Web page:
Texashas produced some of country music's biggest legends, and Jody Booth could well be the next member to join that near-cosmic lineup. With a gritty edge that defies convention and a lyrical vulnerability startling in its honesty, this intense guitar-playing singer/songwriter from the tiny town of Livingston, Texas is hovering on the borderline between regional acclaim and national fame - and he's reaching out for the "big time."
"I'd be happy enough to sing for free, just for the camaraderie with the band and the audience's energy," Jody says. "But to make a living and provide for my family, I've got to take a chance and believe that this new CD will take things further along."
The "new" CD is Booth's upcoming HEAVEN AND HELL; a 12-track tour-de-force akin to Jamey Johnson's much-heralded debut disc of 2008. Produced by veteran hit-maker Doug Deforest (Todd Fritsch, Doug Spartz, Jonathan Edwards), it's country, offering the soul-baring truths of Kristofferson paired with the vocal chops of Haggard or Jones. Jody's music is pure and heartfelt; his writing forged by a life lived in the trenches of responsibility while dancing on the edge. "I don't always write about my life," Jody states. "But I think I'm a good observer of the human condition and I think it shows in my songs."
HEAVEN AND HELL kicks off with the Waylon-esque "Heartache," a chicken-pickin', banjo-laced portrayal of a man leavin' the blues behind with a whiskey-drinkin', cigarette-smokin' run at freedom. A disc highlight is the starkly personal "Devil In A Bottle Of Jim Beam," a song Booth wrote about his father who passed away in April of 2000. "He was a whiskey drinker but he was also a good man." The album's first single, "Gold Digger," is a honky-tonkin' tribute to high-maintenance women. "I wrote it in 10 minutes flat," he says with a laugh. "It's a real-life story that makes for a pretty good country song."
"Small Town News" picks up the tempo with an insider's look at small-town living. "When I play it live, I always tell the audience that the story is true, but the names have been changed to protect the guilty. And the names really have been changed."
Another outstanding track is "Loneliness," a song Booth wrote in a Louisiana motel. "Back then I was working in the seismic exploration industry. That's a whole 'nother story, but basically I was away from home for six to eight weeks at a time. That kind of solitude can eat at a man."
Booth knows about loneliness - and hardship - and accountability. A father at 16, Jody set aside his early dreams of "stardom" to do "the right thing," taking a job at a local convenience store when he was
JODY BOOTH, PAGE 2
just 15. "I worked there every day after school and in the summers," he says. In spite of the long hours at work, Booth graduated high school and was accepted at several colleges. But Jody knew that a few years at college wouldn't pay the bills, and he was hearing music's call. He separated from his first wife in 2000, and devoted himself full-time to songwriting and performing.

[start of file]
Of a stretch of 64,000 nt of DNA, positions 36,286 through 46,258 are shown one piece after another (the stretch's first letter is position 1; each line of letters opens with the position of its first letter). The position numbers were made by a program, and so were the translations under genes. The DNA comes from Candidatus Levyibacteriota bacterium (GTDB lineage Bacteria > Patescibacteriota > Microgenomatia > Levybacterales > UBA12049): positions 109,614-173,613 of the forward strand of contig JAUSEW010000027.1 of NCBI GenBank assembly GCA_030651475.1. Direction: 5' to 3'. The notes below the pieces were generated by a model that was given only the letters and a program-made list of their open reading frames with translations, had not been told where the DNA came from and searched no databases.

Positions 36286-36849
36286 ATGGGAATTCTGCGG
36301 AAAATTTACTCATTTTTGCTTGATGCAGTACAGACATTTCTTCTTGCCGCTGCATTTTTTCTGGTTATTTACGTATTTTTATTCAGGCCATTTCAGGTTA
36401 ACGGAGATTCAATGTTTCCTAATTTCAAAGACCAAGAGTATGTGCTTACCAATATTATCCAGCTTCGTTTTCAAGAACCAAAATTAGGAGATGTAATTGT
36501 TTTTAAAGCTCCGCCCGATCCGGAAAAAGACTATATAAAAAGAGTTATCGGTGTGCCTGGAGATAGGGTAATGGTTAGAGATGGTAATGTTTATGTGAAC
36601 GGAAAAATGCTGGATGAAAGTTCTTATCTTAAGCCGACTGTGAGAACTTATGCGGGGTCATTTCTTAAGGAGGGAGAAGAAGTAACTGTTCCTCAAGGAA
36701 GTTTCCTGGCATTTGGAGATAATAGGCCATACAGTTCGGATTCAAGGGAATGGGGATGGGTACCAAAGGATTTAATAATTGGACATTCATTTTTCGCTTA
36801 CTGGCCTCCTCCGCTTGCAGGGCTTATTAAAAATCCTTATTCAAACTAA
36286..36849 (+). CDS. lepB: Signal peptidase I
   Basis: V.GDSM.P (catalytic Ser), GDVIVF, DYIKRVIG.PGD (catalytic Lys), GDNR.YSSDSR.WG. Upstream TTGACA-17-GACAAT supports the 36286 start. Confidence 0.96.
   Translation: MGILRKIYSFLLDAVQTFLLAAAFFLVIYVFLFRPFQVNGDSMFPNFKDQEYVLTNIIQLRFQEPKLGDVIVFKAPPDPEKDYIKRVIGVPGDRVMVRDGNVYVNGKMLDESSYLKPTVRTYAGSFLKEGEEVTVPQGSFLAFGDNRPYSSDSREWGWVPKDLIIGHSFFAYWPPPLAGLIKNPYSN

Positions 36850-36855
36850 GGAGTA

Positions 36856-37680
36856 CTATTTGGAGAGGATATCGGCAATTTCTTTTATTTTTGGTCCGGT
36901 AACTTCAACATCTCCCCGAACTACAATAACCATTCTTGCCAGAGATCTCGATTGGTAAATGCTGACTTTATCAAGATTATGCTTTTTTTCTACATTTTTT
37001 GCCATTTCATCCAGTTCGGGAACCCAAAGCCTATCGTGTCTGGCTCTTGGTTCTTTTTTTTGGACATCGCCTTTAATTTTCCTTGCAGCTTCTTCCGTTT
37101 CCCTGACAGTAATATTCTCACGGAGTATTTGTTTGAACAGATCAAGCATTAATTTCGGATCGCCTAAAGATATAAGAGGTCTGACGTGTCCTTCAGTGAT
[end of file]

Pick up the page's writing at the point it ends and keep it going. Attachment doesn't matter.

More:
"I released my first CD in 2001, without any marketing or promotion. It was pretty disappointing when it didn't really go anywhere, but I kept on doin' shows and writing up until 2003 when I took a job in oil exploration in Louisiana," Booth says. "My first trip out into the swamps was pretty scary. I walked within five feet of a 'gator with water snakes swimming between my legs." Jody worked seven days a week, 10 hours a day, for weeks at a time. "It was hard work," he says. "But I needed the money for my daughter Laci, and I did write a lot of songs during the day and in my motel room at night."
Music is a family tradition for Jody, who was raised in rural Texas surrounded by talented aunts, uncles and cousins. His mom taught him to play the guitar when he was just eight years old. "She handed me a guitar tuned to an open E and gave me a kitchen knife to use as a slide," he recalls. Once Booth got his A and B chords down, his mother taught him G, C and D. The two now play together whenever they can, with Mom on fiddle and Jody on rhythm guitar. "Our family reunions were nothin' but an excuse to eat, drink beer and play music. Nothing's really changed there," he adds with a laugh.
The youngest of five children, Jody joined his first band while he was still in high school. "Getting up on stage wasn't any different than singin' at the family gatherings," Jody recalls. "The crowds never intimidated me. Heck, I've been playing live since I was 14."
Now, Jody's playing an average of 15 shows a month, both acoustic sets and with full-band. He's made a name for himself across Texas, playing honky-tonks, festivals and fairs and, while he doesn't like to "drop names," he modestly admits to opening for the likes of Willie Nelson, Tracy Lawrence, Jack Ingram and Roger Creager. Jody's enjoying his first #1 as a songwriter with Creager's recent hit, "I Love Being Lonesome," a song he wrote with Roger, Allen Huff and John Slaughter. Booth just wrapped up his first-ever video shoot for "Gold Digger," and when he's not writing, he's playing golf or poker and getting ready for hunting season. Jody's promotion and publicity specialists are on board; his new wife Brandi and five-year-old daughter Bailey are encouraging him, and Nashville's record labels are finally starting to take notice. "I've got a great team now," Booth states. "And I think this record is gonna bring me everything I wanted before - and never had a fair shot at."